According to the National Institute of Health, agoraphobia is characterized by extreme anxiety that being in a public place won’t allow you to escape. People often shut themselves in their homes to try to protect themselves from impending doom.
4. Your Routine Must Be Written in Stone
Your routine must be the same every day. If there is an alleviation from your schedule, you become very anxious. When everything goes as it should, you can function with ease.
5. You Exaggerate
When you retell a story, you always add a little flair to it. It’s not that you’re trying to lie to others; it’s that your mind automatically replays your thoughts and feelings on the matter, which may be a bit twisted.
6. Adventure is Not for You as You Prefer Certainty
Throwing caution to the wind and being adventurous is not your thing. You are so nervous when things don’t go according to your schedule that you cannot enjoy yourself. You like certainty, even when it comes to vacation.
Consequently, you may find yourself going to the same vacation spot, staying in the same cabin, and eating at the same restaurants. Certainty brings you comfort in life, and anything out of the ordinary causes your anxiety to soar.
7. You Overthink Everything
You tend to overthink, and this learned behavior could cost you friendships and even jobs. The key to this problem is that you’ve had past failures that you’re afraid to repeat. So, you’re too cautious, and you analyze everything.
8. You’re Always Asking “What If Questions.”
When you consider anything, you play 20 questions in your mind. When your spouse wants to put the home on the market, you have many “what if” questions that paralyze you with fear?
What if the house sells too quickly and you have nowhere to go? What if the home has issues that are found in the inspection that you don’t know about? Sometimes you must trust your gut instincts and jump.
9. You Rehash Conversations
A conversation can drive you mad as you will try to remember and rehash parts of it. You may even download a phone recording app so that you can replay conversations to put your mind at ease. You analyze each word trying to see if someone was trying to tell you something or if you missed a few things.
10. You Worry Constantly
You lie in bed at night and worry about everything. You’re not only contemplating your tomorrow, but you’re worried about bills, relationships, and your health. In the olden days, they called people who always worried “Worry warts.”
You’re so afraid of getting out of your comfort zone that you’re becoming paralyzed by your fears.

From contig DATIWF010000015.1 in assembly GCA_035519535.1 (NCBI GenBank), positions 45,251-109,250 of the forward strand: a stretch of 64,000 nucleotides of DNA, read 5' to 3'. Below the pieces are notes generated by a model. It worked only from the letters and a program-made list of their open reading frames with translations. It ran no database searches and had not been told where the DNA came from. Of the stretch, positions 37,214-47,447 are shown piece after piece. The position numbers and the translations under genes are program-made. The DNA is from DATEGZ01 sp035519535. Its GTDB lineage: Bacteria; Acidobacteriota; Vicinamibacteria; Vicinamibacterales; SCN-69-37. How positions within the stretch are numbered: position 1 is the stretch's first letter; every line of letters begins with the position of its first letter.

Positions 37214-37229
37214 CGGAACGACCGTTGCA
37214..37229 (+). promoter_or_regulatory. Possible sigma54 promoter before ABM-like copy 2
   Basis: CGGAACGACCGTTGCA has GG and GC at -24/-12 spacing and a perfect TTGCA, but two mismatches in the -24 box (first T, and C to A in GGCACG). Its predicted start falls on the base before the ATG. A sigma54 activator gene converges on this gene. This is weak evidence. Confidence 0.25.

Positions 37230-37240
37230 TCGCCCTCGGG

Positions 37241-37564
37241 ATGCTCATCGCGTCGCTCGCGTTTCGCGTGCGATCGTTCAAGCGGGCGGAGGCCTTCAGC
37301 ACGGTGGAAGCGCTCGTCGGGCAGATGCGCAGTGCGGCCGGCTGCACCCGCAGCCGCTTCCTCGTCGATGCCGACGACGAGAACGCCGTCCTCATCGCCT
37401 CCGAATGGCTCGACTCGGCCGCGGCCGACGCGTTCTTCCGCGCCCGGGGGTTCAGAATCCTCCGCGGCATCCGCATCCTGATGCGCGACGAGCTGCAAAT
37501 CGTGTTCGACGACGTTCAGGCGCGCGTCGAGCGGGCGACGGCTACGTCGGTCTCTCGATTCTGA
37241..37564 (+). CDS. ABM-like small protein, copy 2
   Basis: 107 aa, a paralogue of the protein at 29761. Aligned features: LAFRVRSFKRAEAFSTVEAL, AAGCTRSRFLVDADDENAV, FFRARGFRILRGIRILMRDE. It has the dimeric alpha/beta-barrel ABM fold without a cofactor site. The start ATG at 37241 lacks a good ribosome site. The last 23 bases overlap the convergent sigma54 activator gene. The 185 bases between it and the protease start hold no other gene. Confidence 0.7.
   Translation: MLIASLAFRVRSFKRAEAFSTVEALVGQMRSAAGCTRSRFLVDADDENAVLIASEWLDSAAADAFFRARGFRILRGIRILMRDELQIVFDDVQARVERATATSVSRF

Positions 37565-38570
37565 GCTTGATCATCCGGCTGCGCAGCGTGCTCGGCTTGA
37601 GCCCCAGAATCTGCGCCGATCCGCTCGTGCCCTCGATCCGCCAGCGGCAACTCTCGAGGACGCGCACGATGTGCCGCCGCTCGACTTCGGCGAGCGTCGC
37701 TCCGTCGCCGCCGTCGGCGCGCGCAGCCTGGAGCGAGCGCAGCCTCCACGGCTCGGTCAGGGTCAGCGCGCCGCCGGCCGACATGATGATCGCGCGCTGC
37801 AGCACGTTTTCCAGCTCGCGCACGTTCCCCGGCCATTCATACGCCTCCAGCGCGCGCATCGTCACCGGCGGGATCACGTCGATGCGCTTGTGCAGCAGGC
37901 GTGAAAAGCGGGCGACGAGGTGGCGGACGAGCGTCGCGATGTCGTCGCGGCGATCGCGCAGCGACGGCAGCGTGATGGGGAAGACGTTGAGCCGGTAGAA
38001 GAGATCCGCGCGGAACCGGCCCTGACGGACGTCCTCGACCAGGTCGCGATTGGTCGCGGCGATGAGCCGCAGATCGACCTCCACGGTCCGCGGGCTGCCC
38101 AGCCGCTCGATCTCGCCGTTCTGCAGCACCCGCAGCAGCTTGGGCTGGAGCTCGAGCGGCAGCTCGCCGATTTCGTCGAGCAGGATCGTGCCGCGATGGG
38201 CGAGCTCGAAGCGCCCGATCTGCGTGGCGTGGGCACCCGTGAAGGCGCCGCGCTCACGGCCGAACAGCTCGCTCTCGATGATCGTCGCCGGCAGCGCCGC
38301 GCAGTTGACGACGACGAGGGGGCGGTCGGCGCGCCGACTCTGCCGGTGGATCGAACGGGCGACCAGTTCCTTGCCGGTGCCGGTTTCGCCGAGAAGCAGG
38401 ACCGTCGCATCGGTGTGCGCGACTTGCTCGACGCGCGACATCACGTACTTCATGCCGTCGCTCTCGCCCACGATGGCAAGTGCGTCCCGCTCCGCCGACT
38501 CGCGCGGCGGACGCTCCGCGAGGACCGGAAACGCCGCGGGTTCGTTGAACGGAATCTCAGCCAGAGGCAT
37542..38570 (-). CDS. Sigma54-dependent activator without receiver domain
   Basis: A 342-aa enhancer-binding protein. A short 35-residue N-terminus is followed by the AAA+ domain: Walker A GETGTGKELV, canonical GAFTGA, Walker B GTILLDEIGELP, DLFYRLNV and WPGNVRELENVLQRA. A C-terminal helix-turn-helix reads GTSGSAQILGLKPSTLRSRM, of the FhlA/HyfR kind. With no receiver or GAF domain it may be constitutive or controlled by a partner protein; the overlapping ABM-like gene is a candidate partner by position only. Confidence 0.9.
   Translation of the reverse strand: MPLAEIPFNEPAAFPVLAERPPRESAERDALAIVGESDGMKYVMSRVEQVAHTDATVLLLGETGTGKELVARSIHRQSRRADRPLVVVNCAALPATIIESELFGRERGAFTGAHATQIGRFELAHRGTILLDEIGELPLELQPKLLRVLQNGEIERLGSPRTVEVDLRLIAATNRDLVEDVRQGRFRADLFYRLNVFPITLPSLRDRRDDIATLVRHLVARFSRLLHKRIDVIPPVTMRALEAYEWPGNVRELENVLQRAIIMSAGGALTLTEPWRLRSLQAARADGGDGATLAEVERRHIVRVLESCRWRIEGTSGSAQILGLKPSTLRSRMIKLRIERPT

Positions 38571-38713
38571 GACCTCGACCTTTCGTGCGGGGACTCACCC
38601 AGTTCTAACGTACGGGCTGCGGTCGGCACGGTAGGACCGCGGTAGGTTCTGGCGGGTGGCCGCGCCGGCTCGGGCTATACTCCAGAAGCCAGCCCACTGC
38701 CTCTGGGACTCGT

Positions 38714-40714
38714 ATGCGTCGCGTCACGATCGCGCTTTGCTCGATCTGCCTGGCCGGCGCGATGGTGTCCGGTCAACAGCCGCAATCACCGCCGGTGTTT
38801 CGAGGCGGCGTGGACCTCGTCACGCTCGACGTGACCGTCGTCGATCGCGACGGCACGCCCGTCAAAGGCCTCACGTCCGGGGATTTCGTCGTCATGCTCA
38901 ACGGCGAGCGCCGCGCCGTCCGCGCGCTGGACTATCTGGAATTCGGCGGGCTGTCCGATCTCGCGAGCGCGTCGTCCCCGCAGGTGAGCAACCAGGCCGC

11. You Only See Things Your Way
A big problem with your catastrophic thinking is that you cannot see anyone else’s point of view. If your mind is jumping to conclusions and someone tries to talk you back into reality, you can’t see things from their perspective. You tend to be very assured in your beliefs, and you don’t like anyone else trying to tell you anything differently.
12. Your Moods Fluctuate
Part of disorganized thoughts is mood fluctuations. It’s only natural that you would become a bundle of nerves when you think a loved one has been in a wreck or some other dangerous situation. Your anxiety is ruining your life, and it can cause you to feel all sorts of emotions.
When your anxiety is at its highest, you might yell and scream at others. When things are normal every day, you might be the kindest person on the earth. However, when you feel duress and like things are out of control, then you can be a force to be reckoned with. According to the National Institute of Health, anxiety disorders often cause people to feel restless, wound-up, or on-edge, making everyone around you feel uncomfortable.
Ways to Combat Catastrophic Thinking
Now that you’ve identified a problem with your thought processes, here are some ways that you can combat it.
- Get an appointment with a counselor and try cognitive behavioral therapy.
- Recognize when these disorganized thoughts enter your mind and use self-talk to bring you back to reality.
- Engage the help of family and friends to assist you in distinguishing between fact and anxiety.
- Ease gradually out of your comfort zone and start living again.
- Learn meditation techniques to calm your body-mind-spirit when you feel chaos in your mind.
Everyone is guilty of catastrophic thinking at some point in time. It’s human nature to worry a little bit. The problem occurs when your worries and fears take over your life. It would help if you learned how to silence the chaos that tries to take over your mind so that you can have some peace.
Learning some practical coping techniques for dealing with the parts of this disorder that are anxiety-based. Additionally, if you have things that happened to you as a child or traumas from the past, you must address them. Your history could be keeping you from a bright future, and it’s time to manage the destructive thought processes that are holding you back.